CSRS & FERS Disability Retirement: OPM and a Delicate Balance

The Office of Personnel Management, as a Federal Agency, always maintains a “public face” of stating that they welcome inquiries and telephone calls to check on the status of a pending Disability Retirement application.  Yet, we all know that Agencies, Departments and the personnel and offices which comprise all Federal entities, are made up of “people”, and people are complex bundles made up of different and differing personalities.

There is a fine and delicate balance to be maintained between an “inquiry” and a “bugging”, and further, between an acceptable level of “bugging” and one which crosses the line into annoyance.  It is good to recognize and know when and if the lines are crossed.  A power struggle is a fine thing to get into, where there are two camps of equal power.  Where there is an imbalance of power, however, it is often unwise to insist upon the tug-and-pull of such a struggle.

A word to the wise:  in dealing with any Federal Agency, be it the Office of Personnel Management or a Supervisor at a given Agency X, maintain a voice and tone of professionalism; the person on the other end of the telephone, no matter how friendly, is not your next-of-kin; be courteous, always, even if you want to insist upon something.

Sincerely,

Robert R. McGill, Esquire

CSRS & FERS Disability Retirement: The Time It Takes For the “Process”

Because it is a “process” as opposed to an application to obtain an automatic service, commodity or benefit, a Federal Disability Retirement application necessarily takes time.

It takes time to properly prepare the application; it takes time to have the treating doctors properly address the multiple issues needed in order to meet the legal standards of eligibility; it takes time for the applicant’s statement of disability to be thoughtfully and in a cohesive, coordinated manner be presented in a persuasively descriptive narrative; it takes time for the H.R. office of the Agency, or the H.R. Shared Services in Greensboro, North Carolina, to complete their part; it takes time for the finance office to complete their part; it takes time for Boyers, PA to process and prep the application; then, finally, it takes time once it is sent down to the Office of Personnel Management in Washington, D.C., to receive, review and evaluate the entire packet.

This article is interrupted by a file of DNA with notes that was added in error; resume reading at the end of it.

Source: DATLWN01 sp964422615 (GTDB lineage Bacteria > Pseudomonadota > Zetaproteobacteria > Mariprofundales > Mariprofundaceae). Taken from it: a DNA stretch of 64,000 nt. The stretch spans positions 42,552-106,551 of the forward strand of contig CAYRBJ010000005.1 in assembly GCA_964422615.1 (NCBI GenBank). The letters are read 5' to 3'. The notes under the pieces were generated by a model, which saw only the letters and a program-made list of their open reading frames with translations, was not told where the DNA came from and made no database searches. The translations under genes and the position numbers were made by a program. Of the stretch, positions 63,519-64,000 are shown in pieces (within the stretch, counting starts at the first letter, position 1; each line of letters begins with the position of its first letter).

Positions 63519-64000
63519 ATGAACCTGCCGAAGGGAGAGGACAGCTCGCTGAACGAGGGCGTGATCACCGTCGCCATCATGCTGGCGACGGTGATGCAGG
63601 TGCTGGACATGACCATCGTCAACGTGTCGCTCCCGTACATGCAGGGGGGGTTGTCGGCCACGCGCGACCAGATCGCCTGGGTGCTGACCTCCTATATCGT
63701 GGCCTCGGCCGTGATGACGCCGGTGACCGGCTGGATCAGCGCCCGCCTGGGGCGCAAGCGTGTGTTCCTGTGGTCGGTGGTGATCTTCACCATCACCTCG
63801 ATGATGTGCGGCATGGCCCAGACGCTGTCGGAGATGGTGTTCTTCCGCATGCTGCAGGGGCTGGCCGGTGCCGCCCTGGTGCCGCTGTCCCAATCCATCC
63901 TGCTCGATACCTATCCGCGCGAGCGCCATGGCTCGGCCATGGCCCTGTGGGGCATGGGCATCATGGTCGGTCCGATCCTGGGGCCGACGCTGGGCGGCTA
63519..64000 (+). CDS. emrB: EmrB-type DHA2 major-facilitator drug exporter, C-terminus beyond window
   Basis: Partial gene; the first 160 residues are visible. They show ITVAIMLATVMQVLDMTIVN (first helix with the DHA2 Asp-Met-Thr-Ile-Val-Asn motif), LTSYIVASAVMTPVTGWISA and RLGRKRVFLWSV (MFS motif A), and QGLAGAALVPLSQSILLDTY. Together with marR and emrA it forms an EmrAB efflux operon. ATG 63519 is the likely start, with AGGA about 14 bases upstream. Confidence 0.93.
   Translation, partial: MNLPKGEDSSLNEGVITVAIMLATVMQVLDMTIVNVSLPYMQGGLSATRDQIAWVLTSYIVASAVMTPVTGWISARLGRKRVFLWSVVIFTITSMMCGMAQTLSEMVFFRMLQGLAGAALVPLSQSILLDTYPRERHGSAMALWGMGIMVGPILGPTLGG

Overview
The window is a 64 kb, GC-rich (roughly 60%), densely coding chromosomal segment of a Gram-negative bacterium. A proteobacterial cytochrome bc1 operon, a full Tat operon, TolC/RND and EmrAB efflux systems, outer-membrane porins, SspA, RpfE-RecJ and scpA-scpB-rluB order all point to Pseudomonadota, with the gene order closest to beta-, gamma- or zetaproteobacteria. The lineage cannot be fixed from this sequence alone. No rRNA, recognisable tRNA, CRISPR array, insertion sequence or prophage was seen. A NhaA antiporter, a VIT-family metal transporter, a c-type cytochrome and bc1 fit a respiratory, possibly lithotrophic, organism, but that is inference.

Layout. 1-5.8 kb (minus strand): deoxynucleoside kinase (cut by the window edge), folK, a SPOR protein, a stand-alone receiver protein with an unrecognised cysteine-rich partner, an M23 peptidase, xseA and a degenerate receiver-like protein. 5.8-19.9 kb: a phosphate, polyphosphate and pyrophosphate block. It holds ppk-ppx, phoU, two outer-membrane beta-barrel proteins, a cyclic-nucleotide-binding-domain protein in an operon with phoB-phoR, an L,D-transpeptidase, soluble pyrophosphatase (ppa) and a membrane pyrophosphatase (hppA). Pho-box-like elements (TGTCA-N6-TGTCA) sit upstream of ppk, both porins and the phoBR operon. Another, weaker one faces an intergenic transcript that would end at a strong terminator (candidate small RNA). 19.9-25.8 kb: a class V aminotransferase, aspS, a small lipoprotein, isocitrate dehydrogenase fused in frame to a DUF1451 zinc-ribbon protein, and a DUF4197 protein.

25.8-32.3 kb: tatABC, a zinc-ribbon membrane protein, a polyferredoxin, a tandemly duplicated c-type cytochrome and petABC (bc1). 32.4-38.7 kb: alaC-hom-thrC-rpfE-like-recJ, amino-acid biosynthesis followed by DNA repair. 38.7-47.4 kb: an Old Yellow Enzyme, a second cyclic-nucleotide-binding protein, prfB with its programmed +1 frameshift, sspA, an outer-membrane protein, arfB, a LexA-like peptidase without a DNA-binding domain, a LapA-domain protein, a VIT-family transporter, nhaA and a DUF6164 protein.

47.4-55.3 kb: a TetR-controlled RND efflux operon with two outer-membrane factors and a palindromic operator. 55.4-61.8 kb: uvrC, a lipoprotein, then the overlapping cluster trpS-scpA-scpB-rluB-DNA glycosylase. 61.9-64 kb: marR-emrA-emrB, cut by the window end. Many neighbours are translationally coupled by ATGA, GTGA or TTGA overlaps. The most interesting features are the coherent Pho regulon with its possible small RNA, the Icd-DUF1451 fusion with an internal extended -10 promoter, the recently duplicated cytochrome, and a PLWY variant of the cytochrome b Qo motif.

Further, right now, it just so happens that OPM seems to be “backed up” and, concurrently, has a shortage of personnel, and is taking an inordinate amount of time getting to each case.  As I often tell my clients:  If patience is a virtue, then Federal and Postal employees who file for Federal Disability Retirement must be the most virtuous people in the universe.

Sincerely,

Robert R. McGill, Esquire

OPM Disability Retirement: Summer Waiting

I have written previously about the long and arduous waiting process & period in trying to obtain CSRS & FERS Federal Disability Retirement benefits from the Office of Personnel Management. Remember that, in your calculation in attempting to survive financially, economically, emotionally, medically, physically, mentally — and in all other ways, keep in mind that the summer months from July to August often represent a “dead zone” when many Federal employees take time off for vacation, time for family, and time for relaxation.  While it is understandable that this makes the Federal disability retirement applicant nervous and anxious to be placed “on hold” when such an important decision may be held in abeyance, it is simply a reality which must be taken into account.  Don’t get frustrated; be patient.  The summer months will come and go, and the important point is to keep looking forward to the future.

Sincerely,

Robert R. McGill, Esquire

Patience During the FERS & CSRS Disability Retirement Process

It is now post-Labor Day Weekend. Summer is essentially over. The Office of Personnel Management will be back in “full force”. The inclination will be to call up OPM and impatiently — imprudently — demand that one’s disability retirement application be reviewed, because it has been sitting on Mr or Ms. X’s desk for the last 90 days. Be cautious of what you request, or demand — because you may get your wish, but with an outcome you do not desire — a denial. I often remark to my clients that if patience is a virtue, then Federal and Postal Workers must be the most virtuous people in the world, because you are the ones who must be most patient — during the years of service you have given, during the process of dealing with a demanding public, and finally, during the process when you need the Federal Government to act quickly — the disability retirement process. Be patient; thereby, be virtuous. Unfortunately, OPM does not have a statutory mandate during the administrative process. If you must call OPM, be courteous in your inquiry, and inquire only if necessary.

Sincerely,

Robert R. McGill, Esquire